Now do you have a sense of why the debt ceiling matters? And why the market took such a steep spill in such a short time during 2011?

As we check our screens, the Dow is now down 750 points on the day. We urge you to watch this short message from Jim Rickards — before it’s too late to take protective measures.

It’s the Dow taking the biggest hit today among the major U.S. indexes, down more than 2%. On Friday it was still within striking distance of a first-ever 35,000 reading. Now it’s below 34,000.

The S&P 500 is down more than 1.5%. The Nasdaq is holding up rather well by comparison, down 1%.

Alas, precious metals are not benefiting from the safety trade: Gold is losing ground while still holding onto the $1,800 level, but silver’s down nearly 2% at last check to $25.14.

No, it’s bonds that are the big beneficiary — prices up, yields down. The yield on a 10-year note has cracked below 1.2% for the first time since mid-February.

Crude? Yikes. Between fears of the virus slowing down the economy again and the OPEC nations coming to terms on production increases, crude is down nearly five bucks to $67.12. That’s a level last seen in early June.

And contrary to what you might think, the stage is set for more oil drilling on federal lands — at least for now.

“Approvals for companies to drill for oil and gas on U.S. public lands are on pace this year to reach their highest level since George W. Bush was president,” says The Associated Press after poring over reams of government data.

“The Interior Department approved about 2,500 permits to drill on public and tribal lands in the first six months of the year” — and only about 400 of those were done by the departing Trump administration.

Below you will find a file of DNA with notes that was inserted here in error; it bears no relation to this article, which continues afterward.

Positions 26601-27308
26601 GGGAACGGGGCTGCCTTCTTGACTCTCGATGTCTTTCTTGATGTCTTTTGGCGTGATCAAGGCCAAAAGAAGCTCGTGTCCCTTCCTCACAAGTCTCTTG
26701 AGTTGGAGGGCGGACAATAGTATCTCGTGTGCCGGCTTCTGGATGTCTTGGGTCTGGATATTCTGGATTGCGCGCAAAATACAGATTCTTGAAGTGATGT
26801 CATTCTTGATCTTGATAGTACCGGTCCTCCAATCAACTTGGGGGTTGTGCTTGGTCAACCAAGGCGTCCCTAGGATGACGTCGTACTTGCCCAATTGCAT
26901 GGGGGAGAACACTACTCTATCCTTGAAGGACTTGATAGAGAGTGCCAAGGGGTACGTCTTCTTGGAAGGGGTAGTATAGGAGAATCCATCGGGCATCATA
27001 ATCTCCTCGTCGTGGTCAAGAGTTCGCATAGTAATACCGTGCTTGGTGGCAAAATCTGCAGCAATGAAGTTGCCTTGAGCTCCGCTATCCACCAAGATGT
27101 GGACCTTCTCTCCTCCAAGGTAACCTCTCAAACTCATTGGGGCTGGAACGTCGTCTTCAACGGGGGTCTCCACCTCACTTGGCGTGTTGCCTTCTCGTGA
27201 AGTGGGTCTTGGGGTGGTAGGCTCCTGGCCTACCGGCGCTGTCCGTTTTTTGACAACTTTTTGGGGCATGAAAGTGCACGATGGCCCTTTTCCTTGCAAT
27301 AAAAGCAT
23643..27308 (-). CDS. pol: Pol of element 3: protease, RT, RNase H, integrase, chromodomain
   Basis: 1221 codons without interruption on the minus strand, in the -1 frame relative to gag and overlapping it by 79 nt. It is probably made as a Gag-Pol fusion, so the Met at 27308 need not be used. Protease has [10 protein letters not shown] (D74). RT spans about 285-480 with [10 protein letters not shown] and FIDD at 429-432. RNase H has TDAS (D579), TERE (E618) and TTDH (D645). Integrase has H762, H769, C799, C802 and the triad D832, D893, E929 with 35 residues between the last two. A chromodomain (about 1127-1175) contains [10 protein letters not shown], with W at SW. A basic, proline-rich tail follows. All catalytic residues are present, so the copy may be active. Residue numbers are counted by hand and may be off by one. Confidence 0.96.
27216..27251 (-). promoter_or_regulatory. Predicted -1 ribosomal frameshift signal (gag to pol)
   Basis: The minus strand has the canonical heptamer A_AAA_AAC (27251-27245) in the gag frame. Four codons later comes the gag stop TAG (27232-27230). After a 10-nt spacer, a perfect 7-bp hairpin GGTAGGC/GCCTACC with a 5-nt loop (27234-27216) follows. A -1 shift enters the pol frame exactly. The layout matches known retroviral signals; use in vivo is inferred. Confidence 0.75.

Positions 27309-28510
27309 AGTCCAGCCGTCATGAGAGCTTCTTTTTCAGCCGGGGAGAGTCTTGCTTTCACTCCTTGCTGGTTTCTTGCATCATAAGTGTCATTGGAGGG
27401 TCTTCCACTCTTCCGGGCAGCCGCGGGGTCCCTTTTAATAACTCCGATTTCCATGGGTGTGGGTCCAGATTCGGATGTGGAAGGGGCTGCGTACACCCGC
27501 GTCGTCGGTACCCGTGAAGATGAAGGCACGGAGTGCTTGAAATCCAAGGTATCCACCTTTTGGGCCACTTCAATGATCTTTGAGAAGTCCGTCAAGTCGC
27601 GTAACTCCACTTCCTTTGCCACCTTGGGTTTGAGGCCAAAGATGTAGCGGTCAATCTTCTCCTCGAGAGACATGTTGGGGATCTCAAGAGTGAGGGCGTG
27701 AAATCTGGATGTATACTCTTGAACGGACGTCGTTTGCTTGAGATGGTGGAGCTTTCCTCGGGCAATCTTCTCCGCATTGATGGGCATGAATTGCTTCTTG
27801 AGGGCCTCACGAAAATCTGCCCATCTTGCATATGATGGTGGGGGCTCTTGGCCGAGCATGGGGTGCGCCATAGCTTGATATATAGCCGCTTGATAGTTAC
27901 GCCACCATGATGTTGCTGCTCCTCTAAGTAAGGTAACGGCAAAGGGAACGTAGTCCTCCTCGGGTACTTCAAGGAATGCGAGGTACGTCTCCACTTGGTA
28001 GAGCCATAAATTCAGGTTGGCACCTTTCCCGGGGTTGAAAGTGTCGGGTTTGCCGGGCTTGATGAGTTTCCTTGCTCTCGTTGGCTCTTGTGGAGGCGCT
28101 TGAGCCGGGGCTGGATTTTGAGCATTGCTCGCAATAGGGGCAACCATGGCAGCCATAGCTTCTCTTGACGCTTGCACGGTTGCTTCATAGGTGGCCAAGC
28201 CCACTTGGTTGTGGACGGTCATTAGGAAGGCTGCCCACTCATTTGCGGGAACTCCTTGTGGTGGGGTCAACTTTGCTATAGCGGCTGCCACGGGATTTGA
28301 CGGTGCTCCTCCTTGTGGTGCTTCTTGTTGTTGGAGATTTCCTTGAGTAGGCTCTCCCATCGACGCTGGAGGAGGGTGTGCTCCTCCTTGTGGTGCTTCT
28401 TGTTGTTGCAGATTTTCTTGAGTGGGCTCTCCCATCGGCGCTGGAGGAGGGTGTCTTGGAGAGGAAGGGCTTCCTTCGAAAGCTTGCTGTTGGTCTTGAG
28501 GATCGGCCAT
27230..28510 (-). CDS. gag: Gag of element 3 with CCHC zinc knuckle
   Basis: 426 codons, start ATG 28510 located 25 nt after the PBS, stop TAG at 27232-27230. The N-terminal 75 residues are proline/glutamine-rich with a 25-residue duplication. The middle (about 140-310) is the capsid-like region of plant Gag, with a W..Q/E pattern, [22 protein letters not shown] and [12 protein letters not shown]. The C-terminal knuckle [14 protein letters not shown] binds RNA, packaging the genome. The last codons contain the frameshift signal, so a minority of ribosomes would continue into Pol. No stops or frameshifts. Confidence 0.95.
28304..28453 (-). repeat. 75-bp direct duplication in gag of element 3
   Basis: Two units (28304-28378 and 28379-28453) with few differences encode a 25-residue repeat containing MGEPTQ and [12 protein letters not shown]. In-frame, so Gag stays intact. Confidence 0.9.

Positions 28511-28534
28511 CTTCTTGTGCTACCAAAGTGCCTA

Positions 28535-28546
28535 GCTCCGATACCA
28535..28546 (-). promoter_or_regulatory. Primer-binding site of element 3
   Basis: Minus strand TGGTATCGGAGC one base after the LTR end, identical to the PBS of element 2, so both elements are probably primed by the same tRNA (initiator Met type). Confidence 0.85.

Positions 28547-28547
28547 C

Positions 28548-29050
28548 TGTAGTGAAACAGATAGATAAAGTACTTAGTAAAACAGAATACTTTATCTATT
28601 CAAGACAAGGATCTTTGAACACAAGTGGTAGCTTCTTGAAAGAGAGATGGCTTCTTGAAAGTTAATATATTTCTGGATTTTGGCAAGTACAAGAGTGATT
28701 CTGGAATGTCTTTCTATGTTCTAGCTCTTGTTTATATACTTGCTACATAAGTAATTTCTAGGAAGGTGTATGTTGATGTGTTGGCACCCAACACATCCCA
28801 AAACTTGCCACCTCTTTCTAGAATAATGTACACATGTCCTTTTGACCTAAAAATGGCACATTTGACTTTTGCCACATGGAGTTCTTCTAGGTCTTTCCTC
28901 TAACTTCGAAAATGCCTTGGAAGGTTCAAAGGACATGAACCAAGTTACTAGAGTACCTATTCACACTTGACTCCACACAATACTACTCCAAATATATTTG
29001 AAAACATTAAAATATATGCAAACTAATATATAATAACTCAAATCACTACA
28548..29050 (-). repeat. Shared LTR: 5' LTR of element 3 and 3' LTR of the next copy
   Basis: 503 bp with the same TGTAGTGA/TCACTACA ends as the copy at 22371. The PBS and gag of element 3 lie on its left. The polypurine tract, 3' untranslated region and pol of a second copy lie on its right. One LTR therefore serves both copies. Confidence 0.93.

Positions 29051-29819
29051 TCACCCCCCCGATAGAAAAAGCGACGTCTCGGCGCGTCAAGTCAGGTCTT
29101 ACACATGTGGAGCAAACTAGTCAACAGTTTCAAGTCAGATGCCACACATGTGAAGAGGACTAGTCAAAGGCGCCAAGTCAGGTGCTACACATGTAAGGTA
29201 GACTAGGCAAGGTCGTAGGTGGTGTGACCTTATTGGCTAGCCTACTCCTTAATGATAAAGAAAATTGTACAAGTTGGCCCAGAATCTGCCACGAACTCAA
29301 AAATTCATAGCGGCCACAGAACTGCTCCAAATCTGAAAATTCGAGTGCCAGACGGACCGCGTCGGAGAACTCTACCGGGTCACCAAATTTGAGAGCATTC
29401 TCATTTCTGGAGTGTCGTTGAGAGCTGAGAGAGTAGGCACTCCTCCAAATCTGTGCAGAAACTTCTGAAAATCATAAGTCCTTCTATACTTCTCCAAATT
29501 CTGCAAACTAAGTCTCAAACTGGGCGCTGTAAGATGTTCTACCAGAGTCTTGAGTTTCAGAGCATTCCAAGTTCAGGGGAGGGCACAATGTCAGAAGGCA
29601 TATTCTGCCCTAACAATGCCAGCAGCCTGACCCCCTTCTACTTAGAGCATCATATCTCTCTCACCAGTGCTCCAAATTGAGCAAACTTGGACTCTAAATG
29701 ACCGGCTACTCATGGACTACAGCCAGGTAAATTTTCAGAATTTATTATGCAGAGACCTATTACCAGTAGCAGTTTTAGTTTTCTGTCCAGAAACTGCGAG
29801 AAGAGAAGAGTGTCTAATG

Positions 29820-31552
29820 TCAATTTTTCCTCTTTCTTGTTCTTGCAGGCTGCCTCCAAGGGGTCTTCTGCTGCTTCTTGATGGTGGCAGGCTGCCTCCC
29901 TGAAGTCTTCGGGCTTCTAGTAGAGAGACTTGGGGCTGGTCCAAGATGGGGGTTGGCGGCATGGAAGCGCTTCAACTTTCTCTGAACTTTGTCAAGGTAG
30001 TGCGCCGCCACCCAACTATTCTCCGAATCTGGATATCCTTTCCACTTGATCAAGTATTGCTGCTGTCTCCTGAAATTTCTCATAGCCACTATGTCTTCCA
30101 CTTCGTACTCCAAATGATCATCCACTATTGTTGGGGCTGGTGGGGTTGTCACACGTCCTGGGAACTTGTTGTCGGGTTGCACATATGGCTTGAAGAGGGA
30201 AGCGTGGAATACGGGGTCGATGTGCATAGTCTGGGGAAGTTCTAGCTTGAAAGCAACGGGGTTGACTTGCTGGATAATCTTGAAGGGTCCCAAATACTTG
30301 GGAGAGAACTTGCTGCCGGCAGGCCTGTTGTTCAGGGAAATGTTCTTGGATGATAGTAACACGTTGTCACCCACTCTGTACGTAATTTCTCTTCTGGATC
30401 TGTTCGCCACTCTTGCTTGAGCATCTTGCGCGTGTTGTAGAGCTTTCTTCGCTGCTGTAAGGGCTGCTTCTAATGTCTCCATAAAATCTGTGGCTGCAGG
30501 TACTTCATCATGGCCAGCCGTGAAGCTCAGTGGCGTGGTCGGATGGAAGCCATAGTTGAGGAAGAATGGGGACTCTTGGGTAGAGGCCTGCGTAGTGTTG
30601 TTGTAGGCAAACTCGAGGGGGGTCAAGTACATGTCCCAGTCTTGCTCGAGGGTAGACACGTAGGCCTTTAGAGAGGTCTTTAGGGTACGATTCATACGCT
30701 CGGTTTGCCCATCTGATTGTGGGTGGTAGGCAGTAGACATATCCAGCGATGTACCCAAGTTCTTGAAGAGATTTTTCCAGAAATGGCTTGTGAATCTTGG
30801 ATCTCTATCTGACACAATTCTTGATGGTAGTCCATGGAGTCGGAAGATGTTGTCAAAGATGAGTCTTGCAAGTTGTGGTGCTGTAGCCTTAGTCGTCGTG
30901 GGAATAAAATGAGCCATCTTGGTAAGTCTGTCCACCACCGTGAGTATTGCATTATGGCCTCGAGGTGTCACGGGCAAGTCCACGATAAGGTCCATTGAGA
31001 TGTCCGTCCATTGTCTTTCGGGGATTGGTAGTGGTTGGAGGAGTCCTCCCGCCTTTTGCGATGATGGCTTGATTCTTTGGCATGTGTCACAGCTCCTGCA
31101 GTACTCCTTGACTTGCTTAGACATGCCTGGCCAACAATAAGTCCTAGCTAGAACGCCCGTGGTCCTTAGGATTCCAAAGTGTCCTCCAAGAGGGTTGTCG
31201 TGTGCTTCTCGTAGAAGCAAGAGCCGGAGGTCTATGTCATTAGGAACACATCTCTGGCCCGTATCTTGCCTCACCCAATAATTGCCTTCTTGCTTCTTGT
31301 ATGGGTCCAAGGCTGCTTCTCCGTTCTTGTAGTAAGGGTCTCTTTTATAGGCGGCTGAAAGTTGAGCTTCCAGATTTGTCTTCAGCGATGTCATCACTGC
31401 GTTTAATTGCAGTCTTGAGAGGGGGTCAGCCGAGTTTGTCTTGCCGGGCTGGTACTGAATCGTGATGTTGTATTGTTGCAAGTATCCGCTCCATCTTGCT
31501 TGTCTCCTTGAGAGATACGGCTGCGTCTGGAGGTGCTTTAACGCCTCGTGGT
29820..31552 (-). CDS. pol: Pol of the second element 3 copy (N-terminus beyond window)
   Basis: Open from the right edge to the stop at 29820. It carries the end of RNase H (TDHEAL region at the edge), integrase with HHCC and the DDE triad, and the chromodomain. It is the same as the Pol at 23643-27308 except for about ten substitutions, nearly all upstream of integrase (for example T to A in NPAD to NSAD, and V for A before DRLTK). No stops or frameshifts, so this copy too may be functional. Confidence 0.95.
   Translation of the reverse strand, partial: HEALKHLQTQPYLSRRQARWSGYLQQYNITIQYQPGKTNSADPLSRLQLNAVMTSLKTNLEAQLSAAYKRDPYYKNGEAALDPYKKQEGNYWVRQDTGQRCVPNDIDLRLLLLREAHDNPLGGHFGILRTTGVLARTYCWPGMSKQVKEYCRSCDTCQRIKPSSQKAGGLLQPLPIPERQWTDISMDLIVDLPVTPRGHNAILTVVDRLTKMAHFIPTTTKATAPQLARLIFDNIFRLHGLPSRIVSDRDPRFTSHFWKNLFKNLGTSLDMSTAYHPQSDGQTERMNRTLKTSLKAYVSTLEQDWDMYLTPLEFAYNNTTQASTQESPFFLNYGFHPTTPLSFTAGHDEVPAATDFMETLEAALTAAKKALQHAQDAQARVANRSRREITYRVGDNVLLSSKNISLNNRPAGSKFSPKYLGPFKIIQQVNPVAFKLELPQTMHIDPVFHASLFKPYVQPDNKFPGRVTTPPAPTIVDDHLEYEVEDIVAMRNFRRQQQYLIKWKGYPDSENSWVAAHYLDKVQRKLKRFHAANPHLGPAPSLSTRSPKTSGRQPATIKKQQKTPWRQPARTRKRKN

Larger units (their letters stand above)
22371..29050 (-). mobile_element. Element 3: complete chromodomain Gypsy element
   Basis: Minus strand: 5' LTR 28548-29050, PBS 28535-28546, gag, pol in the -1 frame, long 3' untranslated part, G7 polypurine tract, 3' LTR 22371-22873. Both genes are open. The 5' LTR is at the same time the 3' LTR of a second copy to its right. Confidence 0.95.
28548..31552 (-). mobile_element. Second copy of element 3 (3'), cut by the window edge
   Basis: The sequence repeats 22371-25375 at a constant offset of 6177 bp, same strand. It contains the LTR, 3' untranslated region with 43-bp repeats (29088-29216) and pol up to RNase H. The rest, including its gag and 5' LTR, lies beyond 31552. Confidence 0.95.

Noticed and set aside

True, Team Biden wants to suspend new oil and gas leases on federal lands. But here we’re talking about reserves that are already under lease.

Drilling on government lands and waters, by the way, accounts for about a quarter of U.S. production.

New Cold War annals, Part 1: The Biden administration is blaming China for the big cyberattack targeting Microsoft’s Exchange email software.

No sanctions yet. Nor are any diplomats being kicked out. But Washington has decided hackers “linked” to Beijing’s Ministry of State Security are responsible.

Two points: First, “attribution” of a cyberattack is always a squishy thing; it’s easy for hackers to cover their tracks, or to create a false trail that makes it look like someone else is to blame.

Second, trotting out the accusation this morning looks like a shiny-object distraction from the bombshell cyber story broken over the weekend by The Washington Post, among others: Spyware made by the Israeli firm NSO Group has been sold to authoritarian governments all over the world, which are using it to spy on businesspeople, reporters and dissidents.

The Guardian was also in on the scoop. It says the disclosure “shatters the lie that the innocent need not fear surveillance.”

New Cold War annals, Part 2: The U.S. government is warning companies about the risks to their business posed by Hong Kong’s new “national security” law.

An advisory issued by no less than four Cabinet-level departments warns that multinational firms are subject to the law, that they might have to hand over data to Chinese authorities and that their personnel might be subject to arrest.

To underscore the point Joe Biden said, “The Chinese government is not keeping its commitment that it made, how it would deal with Hong Kong.”

You can just imagine how your typical multinational executive is reacting to Washington’s benevolence here: You know, we’ve been doing business in Hong Kong for decades, but honestly we haven’t paid any attention to the news about the Chinese crackdown and we haven’t put any of our highly paid lawyers on the case. Truly we had no idea, so THANK YOU for alerting us to these risks. WHAT WOULD WE DO WITHOUT YOU?!

Not that any executive is going to snark like that on Twitter. The closest we’ve seen is “a person close to U.S. multinationals” cited anonymously in the Financial Times: “The general tone is the business community doesn’t need Foggy Bottom [the State Department] to tell them there are risks or how to manage them.” Heh…